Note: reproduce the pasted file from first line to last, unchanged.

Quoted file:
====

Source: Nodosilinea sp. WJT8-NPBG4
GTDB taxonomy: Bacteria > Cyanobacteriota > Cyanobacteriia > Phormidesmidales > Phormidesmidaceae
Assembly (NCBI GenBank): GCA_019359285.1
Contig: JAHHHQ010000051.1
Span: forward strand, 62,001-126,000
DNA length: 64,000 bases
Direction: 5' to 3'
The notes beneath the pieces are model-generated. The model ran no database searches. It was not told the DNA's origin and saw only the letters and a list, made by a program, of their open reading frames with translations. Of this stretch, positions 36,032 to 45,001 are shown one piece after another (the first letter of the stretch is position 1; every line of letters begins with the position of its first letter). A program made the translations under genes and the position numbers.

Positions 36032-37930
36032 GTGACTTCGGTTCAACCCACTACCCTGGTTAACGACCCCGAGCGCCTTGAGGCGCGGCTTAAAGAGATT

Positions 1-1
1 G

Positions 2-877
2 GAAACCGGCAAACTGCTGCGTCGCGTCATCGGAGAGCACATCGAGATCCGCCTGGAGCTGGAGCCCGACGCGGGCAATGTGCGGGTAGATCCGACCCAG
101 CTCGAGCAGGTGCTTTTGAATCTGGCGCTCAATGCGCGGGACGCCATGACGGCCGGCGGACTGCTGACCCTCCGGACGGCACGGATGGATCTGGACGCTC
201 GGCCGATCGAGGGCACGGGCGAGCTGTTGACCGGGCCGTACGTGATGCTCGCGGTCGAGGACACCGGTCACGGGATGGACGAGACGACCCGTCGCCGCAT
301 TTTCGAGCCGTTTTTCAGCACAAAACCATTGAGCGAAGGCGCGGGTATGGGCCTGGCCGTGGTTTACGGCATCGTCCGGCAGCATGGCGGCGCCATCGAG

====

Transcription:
Source: Nodosilinea sp. WJT8-NPBG4
GTDB taxonomy: Bacteria > Cyanobacteriota > Cyanobacteriia > Phormidesmidales > Phormidesmidaceae
Assembly (NCBI GenBank): GCA_019359285.1
Contig: JAHHHQ010000051.1
Span: forward strand, 62,001-126,000
DNA length: 64,000 bases
Direction: 5' to 3'
The notes beneath the pieces are model-generated. The model ran no database searches. It was not told the DNA's origin and saw only the letters and a list, made by a program, of their open reading frames with translations. Of this stretch, positions 36,032 to 45,001 are shown one piece after another (the first letter of the stretch is position 1; every line of letters begins with the position of its first letter). A program made the translations under genes and the position numbers.

Positions 36032-37930
36032 GTGACTTCGGTTCAACCCACTACCCTGGTTAACGACCCCGAGCGCCTTGAGGCGCGGCTTAAAGAGATT

Positions 1-1
1 G

Positions 2-877
2 GAAACCGGCAAACTGCTGCGTCGCGTCATCGGAGAGCACATCGAGATCCGCCTGGAGCTGGAGCCCGACGCGGGCAATGTGCGGGTAGATCCGACCCAG
101 CTCGAGCAGGTGCTTTTGAATCTGGCGCTCAATGCGCGGGACGCCATGACGGCCGGCGGACTGCTGACCCTCCGGACGGCACGGATGGATCTGGACGCTC
201 GGCCGATCGAGGGCACGGGCGAGCTGTTGACCGGGCCGTACGTGATGCTCGCGGTCGAGGACACCGGTCACGGGATGGACGAGACGACCCGTCGCCGCAT
301 TTTCGAGCCGTTTTTCAGCACAAAACCATTGAGCGAAGGCGCGGGTATGGGCCTGGCCGTGGTTTACGGCATCGTCCGGCAGCATGGCGGCGCCATCGAG